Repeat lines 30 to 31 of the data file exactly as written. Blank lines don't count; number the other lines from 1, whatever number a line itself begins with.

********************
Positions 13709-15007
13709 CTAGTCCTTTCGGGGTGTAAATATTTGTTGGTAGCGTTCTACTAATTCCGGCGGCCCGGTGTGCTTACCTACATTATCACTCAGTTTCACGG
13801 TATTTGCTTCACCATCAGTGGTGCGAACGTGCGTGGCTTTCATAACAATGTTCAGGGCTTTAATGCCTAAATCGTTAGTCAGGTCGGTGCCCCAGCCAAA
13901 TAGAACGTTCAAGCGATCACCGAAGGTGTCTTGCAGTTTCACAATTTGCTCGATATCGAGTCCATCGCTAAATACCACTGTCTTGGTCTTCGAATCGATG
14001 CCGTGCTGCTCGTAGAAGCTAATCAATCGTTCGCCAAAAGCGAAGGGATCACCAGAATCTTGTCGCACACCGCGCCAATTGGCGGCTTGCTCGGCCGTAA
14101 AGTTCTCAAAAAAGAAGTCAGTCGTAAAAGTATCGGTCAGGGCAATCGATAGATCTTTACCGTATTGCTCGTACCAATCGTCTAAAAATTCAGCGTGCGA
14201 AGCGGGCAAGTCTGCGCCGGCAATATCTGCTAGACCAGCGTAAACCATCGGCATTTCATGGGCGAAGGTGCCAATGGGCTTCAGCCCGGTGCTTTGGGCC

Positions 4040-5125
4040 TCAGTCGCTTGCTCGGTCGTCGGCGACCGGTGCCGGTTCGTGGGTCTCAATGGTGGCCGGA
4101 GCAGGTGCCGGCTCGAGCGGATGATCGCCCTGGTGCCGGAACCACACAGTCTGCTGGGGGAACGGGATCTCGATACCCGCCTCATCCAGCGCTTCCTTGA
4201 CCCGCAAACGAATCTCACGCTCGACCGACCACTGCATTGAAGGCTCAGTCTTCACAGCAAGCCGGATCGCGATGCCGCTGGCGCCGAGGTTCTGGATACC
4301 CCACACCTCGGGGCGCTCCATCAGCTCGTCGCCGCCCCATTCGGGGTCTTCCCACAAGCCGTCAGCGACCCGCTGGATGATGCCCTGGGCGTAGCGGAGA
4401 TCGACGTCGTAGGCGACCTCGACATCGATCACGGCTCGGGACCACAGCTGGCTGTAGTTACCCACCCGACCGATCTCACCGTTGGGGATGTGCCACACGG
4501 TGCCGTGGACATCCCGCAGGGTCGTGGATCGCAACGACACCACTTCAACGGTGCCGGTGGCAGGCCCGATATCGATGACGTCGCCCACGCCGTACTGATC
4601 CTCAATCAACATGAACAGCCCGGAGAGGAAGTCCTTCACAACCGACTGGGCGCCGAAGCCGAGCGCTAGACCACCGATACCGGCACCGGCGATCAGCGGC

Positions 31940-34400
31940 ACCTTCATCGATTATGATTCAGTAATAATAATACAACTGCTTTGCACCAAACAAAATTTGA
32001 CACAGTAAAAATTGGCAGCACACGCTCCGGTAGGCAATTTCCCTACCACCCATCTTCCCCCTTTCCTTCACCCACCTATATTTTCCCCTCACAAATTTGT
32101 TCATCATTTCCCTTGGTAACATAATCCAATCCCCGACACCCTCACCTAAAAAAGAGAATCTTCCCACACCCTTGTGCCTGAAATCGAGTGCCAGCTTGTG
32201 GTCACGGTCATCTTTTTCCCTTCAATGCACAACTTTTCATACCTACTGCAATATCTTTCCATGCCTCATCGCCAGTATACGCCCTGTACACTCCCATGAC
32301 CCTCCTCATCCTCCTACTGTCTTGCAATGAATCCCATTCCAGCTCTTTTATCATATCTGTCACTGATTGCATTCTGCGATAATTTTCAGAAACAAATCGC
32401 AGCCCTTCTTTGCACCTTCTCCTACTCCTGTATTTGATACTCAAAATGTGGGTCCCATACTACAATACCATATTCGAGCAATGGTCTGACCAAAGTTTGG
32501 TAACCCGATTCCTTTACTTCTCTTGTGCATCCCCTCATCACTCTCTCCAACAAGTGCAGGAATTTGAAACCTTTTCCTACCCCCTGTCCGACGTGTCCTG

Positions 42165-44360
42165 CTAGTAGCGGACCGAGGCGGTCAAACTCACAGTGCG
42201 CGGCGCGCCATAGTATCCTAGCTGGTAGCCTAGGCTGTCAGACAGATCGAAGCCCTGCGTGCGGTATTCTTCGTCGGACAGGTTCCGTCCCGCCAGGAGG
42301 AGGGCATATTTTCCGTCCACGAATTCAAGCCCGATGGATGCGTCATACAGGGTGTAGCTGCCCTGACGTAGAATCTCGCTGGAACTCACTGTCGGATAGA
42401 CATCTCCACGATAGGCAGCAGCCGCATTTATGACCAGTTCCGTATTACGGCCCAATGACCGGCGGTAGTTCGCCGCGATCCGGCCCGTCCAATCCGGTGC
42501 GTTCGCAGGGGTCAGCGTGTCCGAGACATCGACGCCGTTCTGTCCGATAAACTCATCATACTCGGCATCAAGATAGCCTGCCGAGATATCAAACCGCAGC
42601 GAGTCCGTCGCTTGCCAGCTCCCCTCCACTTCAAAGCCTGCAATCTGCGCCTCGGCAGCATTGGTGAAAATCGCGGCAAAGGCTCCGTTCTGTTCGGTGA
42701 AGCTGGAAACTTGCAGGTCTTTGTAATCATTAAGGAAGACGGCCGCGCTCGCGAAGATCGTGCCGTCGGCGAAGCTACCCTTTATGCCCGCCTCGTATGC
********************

42601 GAGTCCGTCGCTTGCCAGCTCCCCTCCACTTCAAAGCCTGCAATCTGCGCCTCGGCAGCATTGGTGAAAATCGCGGCAAAGGCTCCGTTCTGTTCGGTGA
42701 AGCTGGAAACTTGCAGGTCTTTGTAATCATTAAGGAAGACGGCCGCGCTCGCGAAGATCGTGCCGTCGGCGAAGCTACCCTTTATGCCCGCCTCGTATGC